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Why the Super Rugby format just isn't fair

Elton Jantjies kicks a penalty during the round six Super Rugby match between Melbourne Rebels and the Lions at AAMI Park in Melbourne, Friday, March 20, 2015. (AAP Image/Julian Smith)
Roar Guru
30th July, 2017
226
3416 Reads

The farcical Super Rugby competition has reached an all-time low with the two protagonists now decided for the final, the Lions and the Crusaders.

Now what doesn’t sit right at all here, which is indicative that the whole competition is totally flawed, is that the Lions never had to play any of the New Zealand teams, thereby giving them a huge advantage over the rest of the comp.

Could somebody please explain to me how the current format can be deemed as a level playing field when the Jaguares, Kings, Lions and Sharks didn’t have to play any of the New Zealand teams through 17 rounds of the Super Rugby season?

And how a team which has played in a far inferior conference (just take a look at the final standings on the table) should be allowed to have a home quarter-final, semi-final and final?

For the Crusaders to now have to travel 11,500 kilometres to Johannesburg to play the Super Rugby final at high altitude because they finished on equal points with the Lions (65) after the home-and-away season but had only seven bonus points compared to the Lions’ nine, even though they played in a far superior conference, seems like a travesty of justice.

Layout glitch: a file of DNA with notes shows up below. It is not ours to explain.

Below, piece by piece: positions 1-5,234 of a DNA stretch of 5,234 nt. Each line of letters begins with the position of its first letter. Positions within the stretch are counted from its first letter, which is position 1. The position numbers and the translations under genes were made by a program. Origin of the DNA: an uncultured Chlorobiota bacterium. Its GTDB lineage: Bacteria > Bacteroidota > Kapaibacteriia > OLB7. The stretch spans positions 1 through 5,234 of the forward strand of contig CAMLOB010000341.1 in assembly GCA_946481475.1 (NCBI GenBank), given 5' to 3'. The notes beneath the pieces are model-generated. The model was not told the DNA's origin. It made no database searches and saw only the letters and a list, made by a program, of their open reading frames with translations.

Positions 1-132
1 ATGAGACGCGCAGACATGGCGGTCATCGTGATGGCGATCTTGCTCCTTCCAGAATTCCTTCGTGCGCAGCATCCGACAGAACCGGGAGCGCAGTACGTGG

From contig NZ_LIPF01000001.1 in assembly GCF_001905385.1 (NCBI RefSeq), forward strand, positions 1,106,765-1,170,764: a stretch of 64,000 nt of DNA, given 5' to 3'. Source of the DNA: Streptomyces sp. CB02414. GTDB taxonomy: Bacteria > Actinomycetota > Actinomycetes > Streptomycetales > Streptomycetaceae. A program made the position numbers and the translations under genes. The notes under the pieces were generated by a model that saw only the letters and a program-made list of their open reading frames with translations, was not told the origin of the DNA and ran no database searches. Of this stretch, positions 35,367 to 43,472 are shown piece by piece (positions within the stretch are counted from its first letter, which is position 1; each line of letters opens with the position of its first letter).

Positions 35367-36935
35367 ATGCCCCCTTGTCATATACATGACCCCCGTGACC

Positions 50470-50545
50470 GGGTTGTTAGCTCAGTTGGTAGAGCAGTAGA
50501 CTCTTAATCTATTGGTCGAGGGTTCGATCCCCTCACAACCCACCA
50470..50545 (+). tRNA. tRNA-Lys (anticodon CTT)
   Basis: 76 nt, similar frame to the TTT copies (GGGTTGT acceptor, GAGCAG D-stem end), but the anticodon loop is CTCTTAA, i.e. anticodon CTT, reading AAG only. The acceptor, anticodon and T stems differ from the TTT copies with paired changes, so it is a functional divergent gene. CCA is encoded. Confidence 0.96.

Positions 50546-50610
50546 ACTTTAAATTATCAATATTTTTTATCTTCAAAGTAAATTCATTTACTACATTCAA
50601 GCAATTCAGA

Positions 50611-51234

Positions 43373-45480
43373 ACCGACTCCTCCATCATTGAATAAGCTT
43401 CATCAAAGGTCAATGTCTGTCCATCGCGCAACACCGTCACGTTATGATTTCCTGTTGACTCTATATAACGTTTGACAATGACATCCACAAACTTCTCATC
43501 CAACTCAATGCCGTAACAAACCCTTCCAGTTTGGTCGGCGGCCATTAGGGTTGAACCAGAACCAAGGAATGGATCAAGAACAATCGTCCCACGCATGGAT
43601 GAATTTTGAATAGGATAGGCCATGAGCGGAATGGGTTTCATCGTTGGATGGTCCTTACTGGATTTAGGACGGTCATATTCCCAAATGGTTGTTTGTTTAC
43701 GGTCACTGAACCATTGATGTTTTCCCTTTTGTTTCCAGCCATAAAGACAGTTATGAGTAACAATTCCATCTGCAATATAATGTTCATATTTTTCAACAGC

It’s little wonder then that the credibility of Super Rugby as an even competition has been brought into question for a while now.

As a proud and passionate All Blacks supporter, I hope the Crusaders can draw on all of their resolve, self-belief, superb skills, athleticism and will to win to defeat the Lions, if they do it will be a truly remarkable and memorable achievement with the odds stacked heavily against them.

SANZAAR has updated the conference format for 2018, and while it’s a step in the right direction, teams will still only play 85 per cent of the other sides in the competition.

Until SANZAAR changes the format of the Super Rugby competition to allow every team play each other at least once through the home-and-away season, then the merit of the Super Rugby champions will continue to be brought in to question.

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